Plant foods such as pumpkin that are high in vitamin C and beta-carotene offer an immunity boost from their powerful combination of nutrients, which is of particular benefit to anyone seeking to improve or maintain their health.
While the jack-o-lantern range of pumpkins can certainly be eaten, the smaller and sweeter varieties are best for cooking.
Fresh pumpkin prepared at home delivers the greatest health benefits, however frozen or canned pumpkin can be substituted as long as you avoid pumpkin pie mixes which often include sugars and syrups.
So the next time you buy a pumpkin from the grocer don't carve it up, cook it up and enjoy its deliciously healthy benefits.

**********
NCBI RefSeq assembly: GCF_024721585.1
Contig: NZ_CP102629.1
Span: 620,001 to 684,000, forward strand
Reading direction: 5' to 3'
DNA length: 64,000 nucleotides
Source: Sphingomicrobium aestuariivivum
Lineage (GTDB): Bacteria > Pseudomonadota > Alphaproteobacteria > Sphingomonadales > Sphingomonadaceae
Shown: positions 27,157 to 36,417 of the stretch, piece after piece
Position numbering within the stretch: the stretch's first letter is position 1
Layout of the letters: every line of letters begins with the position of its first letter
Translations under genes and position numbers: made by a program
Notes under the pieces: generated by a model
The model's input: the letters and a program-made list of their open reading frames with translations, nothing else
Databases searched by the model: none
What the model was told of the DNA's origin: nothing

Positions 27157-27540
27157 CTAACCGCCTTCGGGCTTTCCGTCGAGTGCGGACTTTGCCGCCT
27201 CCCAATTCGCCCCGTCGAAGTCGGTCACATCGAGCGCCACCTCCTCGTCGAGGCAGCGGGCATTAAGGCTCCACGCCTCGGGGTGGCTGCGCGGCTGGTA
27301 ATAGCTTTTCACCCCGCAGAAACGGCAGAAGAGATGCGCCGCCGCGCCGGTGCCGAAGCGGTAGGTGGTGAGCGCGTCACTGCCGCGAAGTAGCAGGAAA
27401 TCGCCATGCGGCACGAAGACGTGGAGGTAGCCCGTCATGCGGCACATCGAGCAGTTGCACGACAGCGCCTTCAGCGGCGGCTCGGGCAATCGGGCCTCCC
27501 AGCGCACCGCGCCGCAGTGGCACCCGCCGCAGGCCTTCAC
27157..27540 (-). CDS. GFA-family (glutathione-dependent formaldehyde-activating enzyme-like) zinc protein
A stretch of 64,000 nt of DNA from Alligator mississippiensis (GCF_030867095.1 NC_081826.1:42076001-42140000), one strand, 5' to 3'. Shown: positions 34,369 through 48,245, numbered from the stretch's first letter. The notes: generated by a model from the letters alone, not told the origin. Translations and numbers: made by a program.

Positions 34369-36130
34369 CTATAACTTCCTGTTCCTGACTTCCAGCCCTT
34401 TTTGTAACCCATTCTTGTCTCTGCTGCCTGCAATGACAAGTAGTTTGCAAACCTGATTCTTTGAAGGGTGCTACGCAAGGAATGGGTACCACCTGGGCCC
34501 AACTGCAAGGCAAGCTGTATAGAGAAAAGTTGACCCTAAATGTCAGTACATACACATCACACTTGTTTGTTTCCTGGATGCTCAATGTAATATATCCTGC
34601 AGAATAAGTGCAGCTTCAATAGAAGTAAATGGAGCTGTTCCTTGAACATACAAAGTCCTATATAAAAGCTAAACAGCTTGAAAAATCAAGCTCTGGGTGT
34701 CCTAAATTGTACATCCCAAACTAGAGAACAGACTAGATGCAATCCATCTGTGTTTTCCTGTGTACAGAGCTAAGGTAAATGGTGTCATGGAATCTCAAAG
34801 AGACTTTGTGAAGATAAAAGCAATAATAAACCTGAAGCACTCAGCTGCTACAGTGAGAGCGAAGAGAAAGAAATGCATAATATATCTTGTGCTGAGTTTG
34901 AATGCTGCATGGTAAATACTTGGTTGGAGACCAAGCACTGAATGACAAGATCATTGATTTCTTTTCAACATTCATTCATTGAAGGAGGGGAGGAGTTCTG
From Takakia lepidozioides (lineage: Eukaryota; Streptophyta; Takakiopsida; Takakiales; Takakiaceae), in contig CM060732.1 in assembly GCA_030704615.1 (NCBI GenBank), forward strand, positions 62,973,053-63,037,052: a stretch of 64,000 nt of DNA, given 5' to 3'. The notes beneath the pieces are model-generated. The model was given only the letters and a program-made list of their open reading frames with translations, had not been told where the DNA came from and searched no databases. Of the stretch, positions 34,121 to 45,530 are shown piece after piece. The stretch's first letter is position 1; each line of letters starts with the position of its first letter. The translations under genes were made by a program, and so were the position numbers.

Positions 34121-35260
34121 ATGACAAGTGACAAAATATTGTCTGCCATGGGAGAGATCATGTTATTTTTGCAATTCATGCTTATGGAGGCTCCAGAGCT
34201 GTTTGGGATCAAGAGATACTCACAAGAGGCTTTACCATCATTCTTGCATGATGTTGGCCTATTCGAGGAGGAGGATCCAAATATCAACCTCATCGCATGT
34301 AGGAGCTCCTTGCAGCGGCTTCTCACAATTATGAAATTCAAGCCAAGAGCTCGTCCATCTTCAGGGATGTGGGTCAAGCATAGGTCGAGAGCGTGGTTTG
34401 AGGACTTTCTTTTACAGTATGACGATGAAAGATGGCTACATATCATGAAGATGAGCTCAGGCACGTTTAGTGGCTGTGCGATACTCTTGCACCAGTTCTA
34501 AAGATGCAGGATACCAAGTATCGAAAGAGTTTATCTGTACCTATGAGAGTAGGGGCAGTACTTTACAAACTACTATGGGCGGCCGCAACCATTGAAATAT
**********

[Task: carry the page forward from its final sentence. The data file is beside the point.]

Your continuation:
And don’t discard the seeds!
Rich in antioxidants, iron, zinc, magnesium and many other nutrients, they can be roasted for between 15 to 20 minutes. To add additional flavour, you can sprinkle them with salt, garlic or even soy sauce.
For delicious and bowel healthy pumpkin recipes direct from the kitchen of our Bowel Cancer Australia Nutritionist Teresa, check out her -
- Pear and pumpkin muffins,
- Squeakin’ squash patties (high and low fibre) and
- Apple pumpkin muffin tops – great for morning tea shares (high fibre and low fibre).